• What was the mode of transmission?
  • When were the cases first exposed?
  • What was the incubation period?
  • Is this a point source epidemic or a propagated epidemic?
  • What is the nature of observed cases?
    • Primary cases (persons initially infected from a point source), and
    • Secondary cases (person-to-person transmission from primary cases to others)?

In fact, our plot of the number of cases against the date of onset would be an example of a histogram (a row of columns). If we fit a line to it to show a trend, we will obtain an epidemic curve. This curve has some very specific and useful properties described below. The shape of the epidemic curve is determined by the epidemic pattern (point source vs. person-to-person spread), the period of time over which susceptible persons are exposed, and the minimum, average, and maximum incubation periods for the disease.

Point source epidemic:

In a point source epidemic, all members of the population at risk are exposed to the causal agent over a short period of time. The incubation period may vary among exposed individuals, reflecting differences in the intensity of exposures and/or differing immune responses among the exposed. The epidemic curve in a point source exposure commonly follows a log-normal distribution, in which the number of cases increases rapidly, reaches a peak, and then gradually tapers off, creating a right-skewed curve, or a curve in which the mode (or highest point of the curve) is shifted to the left of center.

In a point source epidemic, the shape of the epidemic curve, or the distribution of the cases over time, can reveal important clues about the type of exposure and the incubation period, and may offer hints as to the causal agent at work. Three elements of the point source epidemic curve are of particular importance: agent, incubation period, and date of exposure. It is noteworthy that given any two of these elements, we will be able to make inferences about the third element. This is typically known as 'two out of three" rule.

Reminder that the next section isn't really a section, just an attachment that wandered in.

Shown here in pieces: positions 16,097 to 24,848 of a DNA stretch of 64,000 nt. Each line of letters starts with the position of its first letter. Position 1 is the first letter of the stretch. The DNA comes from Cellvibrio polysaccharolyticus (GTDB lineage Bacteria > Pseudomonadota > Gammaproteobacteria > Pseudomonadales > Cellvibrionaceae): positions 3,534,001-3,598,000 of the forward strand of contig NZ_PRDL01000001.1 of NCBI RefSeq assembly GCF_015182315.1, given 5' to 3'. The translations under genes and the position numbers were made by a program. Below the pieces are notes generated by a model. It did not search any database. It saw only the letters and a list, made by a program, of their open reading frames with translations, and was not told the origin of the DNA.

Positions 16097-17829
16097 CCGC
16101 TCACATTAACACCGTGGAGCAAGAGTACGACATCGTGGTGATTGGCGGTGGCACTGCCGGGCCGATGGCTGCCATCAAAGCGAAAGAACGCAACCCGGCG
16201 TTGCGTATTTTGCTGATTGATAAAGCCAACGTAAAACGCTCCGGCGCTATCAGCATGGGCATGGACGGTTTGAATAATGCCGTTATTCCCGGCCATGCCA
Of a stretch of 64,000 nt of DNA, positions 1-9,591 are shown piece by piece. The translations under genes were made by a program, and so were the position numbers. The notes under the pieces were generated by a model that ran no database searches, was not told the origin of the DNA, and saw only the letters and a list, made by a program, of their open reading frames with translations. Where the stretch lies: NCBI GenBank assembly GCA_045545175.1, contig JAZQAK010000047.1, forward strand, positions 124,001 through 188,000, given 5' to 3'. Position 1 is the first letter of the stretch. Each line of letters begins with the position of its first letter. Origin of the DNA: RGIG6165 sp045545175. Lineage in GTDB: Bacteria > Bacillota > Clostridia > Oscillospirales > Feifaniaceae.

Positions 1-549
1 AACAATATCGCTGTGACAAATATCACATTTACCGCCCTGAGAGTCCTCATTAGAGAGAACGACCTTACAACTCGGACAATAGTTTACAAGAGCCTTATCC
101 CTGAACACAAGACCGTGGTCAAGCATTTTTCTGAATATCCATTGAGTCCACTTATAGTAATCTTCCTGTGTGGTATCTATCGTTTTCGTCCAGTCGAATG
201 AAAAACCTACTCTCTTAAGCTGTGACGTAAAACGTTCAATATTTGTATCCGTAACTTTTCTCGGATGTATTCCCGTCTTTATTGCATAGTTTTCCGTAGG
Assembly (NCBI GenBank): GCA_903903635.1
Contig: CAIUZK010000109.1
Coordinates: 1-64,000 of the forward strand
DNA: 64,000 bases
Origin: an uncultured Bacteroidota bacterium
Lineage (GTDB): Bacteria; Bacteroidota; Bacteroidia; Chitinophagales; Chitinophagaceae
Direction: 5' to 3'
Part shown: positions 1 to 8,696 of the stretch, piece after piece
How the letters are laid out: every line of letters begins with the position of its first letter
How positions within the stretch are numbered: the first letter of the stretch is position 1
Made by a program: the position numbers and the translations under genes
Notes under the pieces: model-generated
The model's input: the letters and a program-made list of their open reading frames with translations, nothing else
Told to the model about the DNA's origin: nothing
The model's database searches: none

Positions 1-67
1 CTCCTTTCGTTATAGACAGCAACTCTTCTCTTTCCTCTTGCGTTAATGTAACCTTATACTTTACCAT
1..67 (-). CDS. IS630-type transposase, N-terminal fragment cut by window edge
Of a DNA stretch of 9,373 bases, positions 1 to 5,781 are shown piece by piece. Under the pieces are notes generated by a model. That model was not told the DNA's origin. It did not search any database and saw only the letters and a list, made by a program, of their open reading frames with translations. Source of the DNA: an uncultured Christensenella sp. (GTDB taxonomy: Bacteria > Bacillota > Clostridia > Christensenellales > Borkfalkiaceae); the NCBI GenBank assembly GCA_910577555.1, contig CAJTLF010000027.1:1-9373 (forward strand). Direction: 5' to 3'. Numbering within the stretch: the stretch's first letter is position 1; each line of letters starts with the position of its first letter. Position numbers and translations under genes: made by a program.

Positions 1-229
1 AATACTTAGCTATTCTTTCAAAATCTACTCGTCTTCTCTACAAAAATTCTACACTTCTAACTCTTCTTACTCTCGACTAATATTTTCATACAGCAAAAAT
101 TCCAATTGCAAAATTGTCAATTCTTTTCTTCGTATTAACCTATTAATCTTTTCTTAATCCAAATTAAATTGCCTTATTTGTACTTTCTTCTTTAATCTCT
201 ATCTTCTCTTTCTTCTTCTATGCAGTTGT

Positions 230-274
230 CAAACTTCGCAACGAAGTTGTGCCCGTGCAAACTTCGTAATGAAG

The following example shows a plot of the distribution of cases over the outbreak period.

Assuming that a new point source outbreak will follow a similar lognormal distribution allows us to predict the projected severity of the epidemic in near real-time. For example, if in the above graph we only had information on the number of new cases through 11/15, we could fit a lognormal curve to the data we have accumulated and use it to predict the expected duration of the outbreak. Assuming a lognormal distribution also enables us to calculate the median incubation period by plotting the graph on a lognormal scale and establishing the peak.

Continuous Source Epidemic

Other types of epidemics lead to different epidemic curves. For example, in a situation where drinking water is being polluted, or some food source is being continuously contaminated, we may see a characteristic Continuous source epidemic curve (see below) in which the number of cases rises, and plateaus rather than tapering off (as in common-source above) when exposure ceases. In this situation no information on average incubation periods can be obtained, since the time of exposure is continuous and is therefore not known for each new case.